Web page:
When you speak of the research needed into ME, they think of the valid research results you have dismissed or ignored. When they ask for treatment to relieve their pain and other physical symptoms, you offer CBT, GET and psychotropic drugs. When you protest that you DO believe ME is physical, you add “As well as psychological” in the same breath. When they ask for the tests that have already picked up anomalies in others, you dismiss those tests as irrelevant.
Your comment during the interview that you believed some tests were too hard on the patient was not convincing. When it comes to ME, few doctors give a hoot about how hard anything is for the patient. The truth of the matter is, that patients want the tests and almost without exception, your profession refuses to make the referrals.
I quote from your response: “Being a psychiatrist in the field of CFS/ME, I am used to being misquoted, misunderstood, or quoted out of context…” Others faced with a similar situation might wonder why the controversy revolves around ME and little else. They might ask of themselves, “Could it be that I am wrong?”
If Joe Doe says that black is white, he is ridiculed. If Psychiatrist X says the same, his colleagues stand on their heads and whistle through their toenails in their determination to convince all that it is true. One of their number can simply not be seen to be wrong! How dare anyone suggest that it could be so!
Sadly, Professor White, medical history is full of examples of medical beliefs that defy common sense. And it is full of examples of the same mistakes being made over and over again.
If you truly believe ME is a physical disease as you did (sort of) say, why are you meddling in something that does not concern you? Do you meddle in oncology? Dermatology? Cardiology? I suspect that would frowned upon, so why meddle in neurology?
Members of the medical profession are supposed to belong to society’s intellectual elite. Their general behaviour belies that supposition. In fact, given their resistance to learn from their mistakes, doctors must surely be amongst the slowest learners in society.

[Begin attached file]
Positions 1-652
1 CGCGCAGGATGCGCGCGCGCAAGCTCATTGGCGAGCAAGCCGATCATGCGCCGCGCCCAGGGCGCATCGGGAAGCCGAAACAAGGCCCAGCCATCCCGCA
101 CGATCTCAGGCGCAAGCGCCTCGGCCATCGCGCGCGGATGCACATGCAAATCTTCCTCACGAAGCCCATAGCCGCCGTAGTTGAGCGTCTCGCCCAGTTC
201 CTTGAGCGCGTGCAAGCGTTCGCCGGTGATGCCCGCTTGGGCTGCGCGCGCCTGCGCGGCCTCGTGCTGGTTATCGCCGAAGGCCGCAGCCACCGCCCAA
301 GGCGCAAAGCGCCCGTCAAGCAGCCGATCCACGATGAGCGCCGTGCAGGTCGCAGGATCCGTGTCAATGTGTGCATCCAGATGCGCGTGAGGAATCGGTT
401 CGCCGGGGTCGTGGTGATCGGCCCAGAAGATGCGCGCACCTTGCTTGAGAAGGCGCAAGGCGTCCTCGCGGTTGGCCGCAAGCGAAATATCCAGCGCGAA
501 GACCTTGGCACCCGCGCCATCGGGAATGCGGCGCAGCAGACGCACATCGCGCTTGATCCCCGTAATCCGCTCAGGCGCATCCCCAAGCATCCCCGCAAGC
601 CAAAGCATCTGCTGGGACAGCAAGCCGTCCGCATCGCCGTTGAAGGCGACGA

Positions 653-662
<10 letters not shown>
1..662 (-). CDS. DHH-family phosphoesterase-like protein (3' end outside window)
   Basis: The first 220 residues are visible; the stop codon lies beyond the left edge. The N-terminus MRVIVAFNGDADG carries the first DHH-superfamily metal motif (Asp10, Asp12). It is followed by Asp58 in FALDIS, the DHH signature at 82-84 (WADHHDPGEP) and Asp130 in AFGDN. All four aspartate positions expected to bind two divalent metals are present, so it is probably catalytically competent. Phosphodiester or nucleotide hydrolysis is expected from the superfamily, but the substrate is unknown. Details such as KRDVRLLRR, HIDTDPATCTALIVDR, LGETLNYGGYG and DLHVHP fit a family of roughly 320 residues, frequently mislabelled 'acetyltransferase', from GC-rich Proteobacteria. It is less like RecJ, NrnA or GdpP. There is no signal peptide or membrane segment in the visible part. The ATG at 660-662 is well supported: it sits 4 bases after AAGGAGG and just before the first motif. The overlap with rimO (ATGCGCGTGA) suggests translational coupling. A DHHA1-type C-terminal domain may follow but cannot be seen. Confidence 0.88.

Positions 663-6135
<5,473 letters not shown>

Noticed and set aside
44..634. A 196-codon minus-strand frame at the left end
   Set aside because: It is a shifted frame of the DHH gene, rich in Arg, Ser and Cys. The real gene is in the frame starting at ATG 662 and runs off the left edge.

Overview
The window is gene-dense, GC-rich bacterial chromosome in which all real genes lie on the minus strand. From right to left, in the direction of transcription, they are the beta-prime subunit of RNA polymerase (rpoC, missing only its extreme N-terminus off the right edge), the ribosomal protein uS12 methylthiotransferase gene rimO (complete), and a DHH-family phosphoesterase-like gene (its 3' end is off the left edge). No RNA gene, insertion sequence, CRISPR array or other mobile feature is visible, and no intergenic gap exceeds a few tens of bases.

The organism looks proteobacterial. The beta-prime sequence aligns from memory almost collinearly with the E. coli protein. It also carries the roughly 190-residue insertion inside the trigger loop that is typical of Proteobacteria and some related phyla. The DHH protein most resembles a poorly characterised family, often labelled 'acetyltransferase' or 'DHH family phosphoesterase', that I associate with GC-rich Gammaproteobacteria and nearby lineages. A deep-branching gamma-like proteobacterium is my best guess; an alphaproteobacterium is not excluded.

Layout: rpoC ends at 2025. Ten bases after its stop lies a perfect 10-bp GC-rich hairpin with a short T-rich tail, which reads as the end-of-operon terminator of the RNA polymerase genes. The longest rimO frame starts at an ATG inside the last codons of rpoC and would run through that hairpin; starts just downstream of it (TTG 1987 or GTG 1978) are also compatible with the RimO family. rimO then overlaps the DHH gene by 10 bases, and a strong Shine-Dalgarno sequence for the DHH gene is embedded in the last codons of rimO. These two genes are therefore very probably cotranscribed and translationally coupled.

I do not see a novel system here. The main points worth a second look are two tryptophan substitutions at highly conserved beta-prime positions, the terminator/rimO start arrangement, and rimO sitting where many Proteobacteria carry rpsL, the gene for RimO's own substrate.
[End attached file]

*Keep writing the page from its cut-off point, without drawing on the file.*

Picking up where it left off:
A few years ago, your colleague, Michael Sharpe, came up with a novel way of using patient anger to his advantage. He stated that it had been accepted as one of the diagnosing symptoms of ME. That was certainly news to me and I wondered, accepted by whom? The WHO? Those engaged in legitimate research and/or patient care? Of course not!
That comment had the potential for causing more harm than had already been done and was a sure way to crank up the anger a notch or two! Perhaps that was the intention?
That the strategy was self-serving cannot be denied. It also highlighted the facts that (1) there is no relationship whatsoever between genuine science and psychiatry, and (2) those who espouse psychiatric opinion are not necessarily smart.
Regrettably stupid, too, are those who forget the lie they told yesterday (e.g. “Those most prone to ME are high-flying, educated, white women in managerial positions”) and tell a new and contradictory one today (e.g. “Those most prone to ME are the poorly educated in the lower socio-economic bracket”.)
And here’s the irony. It is people of this ilk who believe respect is theirs as of right. It is also people of this ilk who have the gall to attack the integrity and intelligence of the sick and vulnerable. You have already discovered for yourself that ME sufferers no longer feel inclined to doff their caps and genuflect at the sight of an approaching stethoscope.
Psychiatric therapists administer CBT - they tell people how to think and behave - yet the number of suicides, marriage break-ups, and criminal charges (mainly for sexual abuse and fraud) are higher in psychiatry than in other branches of medicine.
It hardly seems a safe place from which to draw a role model.
I cannot think of one good reason why an ME sufferer should take advice from average run-of-the-mill psychiatrists or accept anything they say as the truth. In general, the short-comings lie, not with the patients as they would have us believe, but with the same self professed “experts”.
19 November, 2007